Last weekend’s 31st annual Nashville Independent Film Festival drew more than 10,000 patrons to Regal’s Green Hills Commons 16 for workshops, panels, and screenings of 275 shorts, documentaries, and features. Throughout the NIFF’s five days, the Scene’s Noel Murray and Jim Ridley logged more than 70 hours at the festival. Over coffee and Visine, they discussed the results of this year’s festival.
J.R. Noel, you’ve had a lot of experience with the Virginia Film Festival in Charlottesville, and you went with me to Austin this year for South by Southwest. Those are both large, well-funded, well-established film festivals. How did you think Nashville’s held up in comparison, at least in terms of the way it was organized?
N.M. Top-drawer. Shows started on time, audiences were shuffled in and out with little complication, and there were only a few technical glitches during the screenings that I attended. One film broke, and there were some sound problems on a few others, but all problems were rectified speedily. The venue choice is ideal, both in terms of ease of access, and ability to get from screening to screening. Kudos all around as far as that goes.
J.R. Having all the screens in one area, close to the lobby, is certainly a vast improvement over Austin, where you inevitably miss a half-dozen films trying to shuttle back and forth between theaters. And the scheduling seemed a lot more considerate. It was too bad the On Music Row pilot, which was pretty good, was slotted directly against the second block of the Tennessee Film Night. But I’m not sure there had to be two blocks of Tennessee films anyway. The second one was three hours long, and it was grueling.
N.M. I was particularly disappointed with the large number of Watkins-produced short films, most of which would have no resonance for anyone outside the classroom. They should’ve been part of the morning ”Young Filmmakers“ program, if they had to be screened at all. And quite a few of those Tennessee films, Watkins and non-Watkins, struck me as little more than artified commercialsfor musicians, or for other films. I know that the stated purpose of the festival is to showcase different kinds of filmmaking, but I don’t see the point of putting amateur work and promotional videos for country bands alongside more qualified locally made films like ”Tent Revival“ or ”The Meter Man.“
J.R. I said this after last year’s festival, but it bears repeating: At a film festival, the quality of the work should represent the area’s filmmakers, not the quantity. Michael Catalano introduced the program by saying Tennessee filmmakers had sent in a record 55 entries. Sure, that’s encouraging. But of those, 18 were shown, and of the ones I saw, I’d say maybe eight deserved to be in a festival. Acceptance into a film festival shouldn’t be a given: It should be a privilege. A festival sets high standards and inspires filmmakers to meet them. That goes double for the NIFF, because Nashville, fairly or unfairly, still has to prove itself as a filmmaking community to the powers that be on the coasts.
N.M. Absolutely. This isn’t even a matter of taste. There were films at NIFF that I didn’t personally care forlike Last Chance or Americanosthat were still clearly festival-worthy. Too many films, though, were either subpar made-for-cable-quality features, simplistic shorts with all the subtext of an appliance manual, or student films that had no meaning for an audience of paying customers. I won’t name names, because why kick a sick horse?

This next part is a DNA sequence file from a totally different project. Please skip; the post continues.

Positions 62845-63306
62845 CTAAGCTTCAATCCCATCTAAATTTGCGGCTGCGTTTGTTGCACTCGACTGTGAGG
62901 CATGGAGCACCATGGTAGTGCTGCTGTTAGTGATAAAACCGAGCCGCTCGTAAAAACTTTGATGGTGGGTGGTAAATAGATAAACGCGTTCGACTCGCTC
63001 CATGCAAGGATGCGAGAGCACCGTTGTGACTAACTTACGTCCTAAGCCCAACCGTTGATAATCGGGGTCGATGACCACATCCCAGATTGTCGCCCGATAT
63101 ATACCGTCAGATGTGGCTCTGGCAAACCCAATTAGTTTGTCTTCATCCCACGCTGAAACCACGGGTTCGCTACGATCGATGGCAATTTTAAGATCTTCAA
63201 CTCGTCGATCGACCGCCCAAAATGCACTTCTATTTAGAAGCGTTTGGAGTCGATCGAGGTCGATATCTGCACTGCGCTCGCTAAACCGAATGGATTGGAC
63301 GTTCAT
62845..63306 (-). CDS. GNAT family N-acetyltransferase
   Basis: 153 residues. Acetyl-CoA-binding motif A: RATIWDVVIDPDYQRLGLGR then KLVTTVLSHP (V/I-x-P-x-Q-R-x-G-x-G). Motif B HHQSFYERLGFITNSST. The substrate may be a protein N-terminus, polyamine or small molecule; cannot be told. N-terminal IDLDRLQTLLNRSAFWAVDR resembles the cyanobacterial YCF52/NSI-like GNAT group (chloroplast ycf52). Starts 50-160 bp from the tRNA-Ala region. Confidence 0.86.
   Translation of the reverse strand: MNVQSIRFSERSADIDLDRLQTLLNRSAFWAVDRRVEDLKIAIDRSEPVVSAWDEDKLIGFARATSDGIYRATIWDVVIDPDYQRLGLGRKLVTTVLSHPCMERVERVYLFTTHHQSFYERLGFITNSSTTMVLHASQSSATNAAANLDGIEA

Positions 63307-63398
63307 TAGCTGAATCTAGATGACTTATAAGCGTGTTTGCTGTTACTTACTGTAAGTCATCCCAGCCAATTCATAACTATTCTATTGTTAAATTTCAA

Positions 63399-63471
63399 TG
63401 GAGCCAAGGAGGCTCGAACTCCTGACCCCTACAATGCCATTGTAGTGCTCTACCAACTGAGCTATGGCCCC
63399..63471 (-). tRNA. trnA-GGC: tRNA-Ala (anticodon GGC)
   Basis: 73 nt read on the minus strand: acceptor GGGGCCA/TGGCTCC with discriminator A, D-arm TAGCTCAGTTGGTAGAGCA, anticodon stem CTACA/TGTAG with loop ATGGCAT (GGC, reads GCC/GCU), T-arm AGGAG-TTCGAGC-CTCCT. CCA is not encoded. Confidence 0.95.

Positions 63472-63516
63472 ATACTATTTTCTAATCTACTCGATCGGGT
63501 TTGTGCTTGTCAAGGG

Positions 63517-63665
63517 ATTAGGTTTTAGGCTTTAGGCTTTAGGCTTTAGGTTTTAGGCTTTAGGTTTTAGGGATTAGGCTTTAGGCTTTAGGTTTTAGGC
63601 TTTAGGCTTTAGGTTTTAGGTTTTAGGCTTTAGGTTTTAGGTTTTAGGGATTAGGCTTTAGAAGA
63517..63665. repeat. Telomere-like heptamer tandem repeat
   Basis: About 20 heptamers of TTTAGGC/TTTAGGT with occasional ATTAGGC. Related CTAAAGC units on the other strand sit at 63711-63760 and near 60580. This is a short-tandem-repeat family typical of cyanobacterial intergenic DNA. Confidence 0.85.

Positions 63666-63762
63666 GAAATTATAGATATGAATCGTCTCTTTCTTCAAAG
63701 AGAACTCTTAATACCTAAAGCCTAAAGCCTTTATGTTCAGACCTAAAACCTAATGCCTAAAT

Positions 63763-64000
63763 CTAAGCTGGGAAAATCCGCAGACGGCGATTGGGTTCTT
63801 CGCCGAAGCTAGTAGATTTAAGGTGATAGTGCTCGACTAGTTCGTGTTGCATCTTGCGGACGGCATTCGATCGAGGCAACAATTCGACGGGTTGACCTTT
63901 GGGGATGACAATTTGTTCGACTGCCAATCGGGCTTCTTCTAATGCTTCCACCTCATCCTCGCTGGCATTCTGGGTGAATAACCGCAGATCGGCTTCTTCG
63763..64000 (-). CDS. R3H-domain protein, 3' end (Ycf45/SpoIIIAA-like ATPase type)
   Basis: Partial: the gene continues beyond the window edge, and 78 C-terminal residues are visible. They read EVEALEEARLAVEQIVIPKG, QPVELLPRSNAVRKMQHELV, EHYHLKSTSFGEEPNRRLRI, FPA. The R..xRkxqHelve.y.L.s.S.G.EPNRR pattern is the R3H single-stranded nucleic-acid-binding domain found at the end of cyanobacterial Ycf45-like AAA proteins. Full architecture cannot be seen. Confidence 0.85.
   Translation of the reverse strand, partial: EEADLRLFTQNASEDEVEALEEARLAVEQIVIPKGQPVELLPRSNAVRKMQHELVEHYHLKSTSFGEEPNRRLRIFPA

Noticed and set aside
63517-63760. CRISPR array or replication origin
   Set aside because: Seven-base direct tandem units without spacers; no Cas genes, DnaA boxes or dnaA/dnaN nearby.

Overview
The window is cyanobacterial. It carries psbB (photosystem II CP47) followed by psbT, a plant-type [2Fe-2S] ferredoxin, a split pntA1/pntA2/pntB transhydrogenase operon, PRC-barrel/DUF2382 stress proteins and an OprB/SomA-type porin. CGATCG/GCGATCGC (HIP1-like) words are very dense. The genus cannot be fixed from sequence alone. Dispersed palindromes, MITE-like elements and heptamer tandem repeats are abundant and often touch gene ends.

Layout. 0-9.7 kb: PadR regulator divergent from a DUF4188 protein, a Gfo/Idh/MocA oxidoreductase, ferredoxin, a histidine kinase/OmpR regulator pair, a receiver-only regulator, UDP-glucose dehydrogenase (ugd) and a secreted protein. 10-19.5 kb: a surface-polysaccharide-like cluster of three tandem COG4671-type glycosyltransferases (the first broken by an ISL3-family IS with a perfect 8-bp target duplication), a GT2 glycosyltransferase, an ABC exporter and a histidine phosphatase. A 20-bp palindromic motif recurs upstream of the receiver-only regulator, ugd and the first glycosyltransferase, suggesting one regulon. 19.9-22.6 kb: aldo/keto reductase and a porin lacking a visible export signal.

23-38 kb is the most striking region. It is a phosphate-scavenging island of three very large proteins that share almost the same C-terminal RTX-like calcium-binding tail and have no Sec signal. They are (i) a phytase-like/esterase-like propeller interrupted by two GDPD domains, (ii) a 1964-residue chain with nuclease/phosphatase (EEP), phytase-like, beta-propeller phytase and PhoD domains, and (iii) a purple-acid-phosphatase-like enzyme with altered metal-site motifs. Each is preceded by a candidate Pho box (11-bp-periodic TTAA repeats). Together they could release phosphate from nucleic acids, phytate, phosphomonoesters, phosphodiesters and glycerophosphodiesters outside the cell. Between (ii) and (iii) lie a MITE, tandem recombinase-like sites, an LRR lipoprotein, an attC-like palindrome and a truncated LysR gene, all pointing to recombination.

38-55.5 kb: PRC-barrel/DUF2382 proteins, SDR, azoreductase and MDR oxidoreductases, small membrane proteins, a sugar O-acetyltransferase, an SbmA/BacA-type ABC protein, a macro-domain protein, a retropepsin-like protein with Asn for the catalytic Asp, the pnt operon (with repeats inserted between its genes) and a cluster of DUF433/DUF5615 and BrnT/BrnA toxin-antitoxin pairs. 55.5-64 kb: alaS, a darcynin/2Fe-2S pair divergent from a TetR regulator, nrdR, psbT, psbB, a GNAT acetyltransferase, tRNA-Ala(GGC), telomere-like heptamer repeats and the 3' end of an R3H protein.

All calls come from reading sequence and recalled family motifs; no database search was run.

J.R. Hey, I’ll kick some sick horses. I walked out of Sordid Lives after a half-hour. Every performance was pitched to the back row; every joke seemed intended to make the audience feel superior to the characters; and the lighting and camerawork were glaringly ugly.
N.M. The festival doesn’t do anyone any favors when it allows subpar work in. The audience feels cheated, or worse, they develop a patronizing attitude toward independent film, thinking that they have to walk into the screening with lowered expectations. Meanwhile, the filmmakers come to Nashville and have a disappointing time, with tiny audiences, lots of walkouts, and no good Q&A afterward.
J.R. I wonder if marquee value accounts for how some these films get selected. I doubt Sordid Lives would’ve been shown without the presence of stars like Beau Bridges and Bonnie Bedelia. Indeed, of the features I saw, the least impressive ones were invariably the ones with a big-name cast. The Simian Line was a mess of quirks and poorly integrated plot devices, despite talents like William Hurt and Lynn Redgrave. Under Hellgate Bridge was a routine mob melodrama, even though the lead actress, Jordan Bayne, is a real find.
N.M. The way I see it, ideally the films at the festival shouldn’t be competing with each other; they should be competing with all the other entertainment options in Nashville, or at least the other films at the Green Hills theater. I don’t want folks thinking, ”Well, that wasn’t bad for an indie film.“ I want them to say, ”Wow, that was better than The Virgin Suicides,“ or ”I’m glad I saw that instead of Shanghai Noon.“
J.R. Well, was there anything you saw that left you feeling that way?
N.M. Yes, indeed. Scott Barlow’s comedy The Last Late Night featured memorable performances and sparkling dialogue, and it captured perfectly the feeling of being tempted by old friends into doing things that you know are bad for you. Watching it, I thought to myself that there’s nowhere else in Nashville that I’d rather be than in this theater, right now.
J.R. The Last Late Night is exactly the kind of movie the festival circuit was made for. It has no marquee names, restricted sets, a low budget, all the things that would work against it with a distributor. But it has a smart script, some truly risky black humor, and three finely drawn lead characters. And the audience loved it. You could feel how excited people were to be seeing emerging talent. I was delighted the movie won the audience award.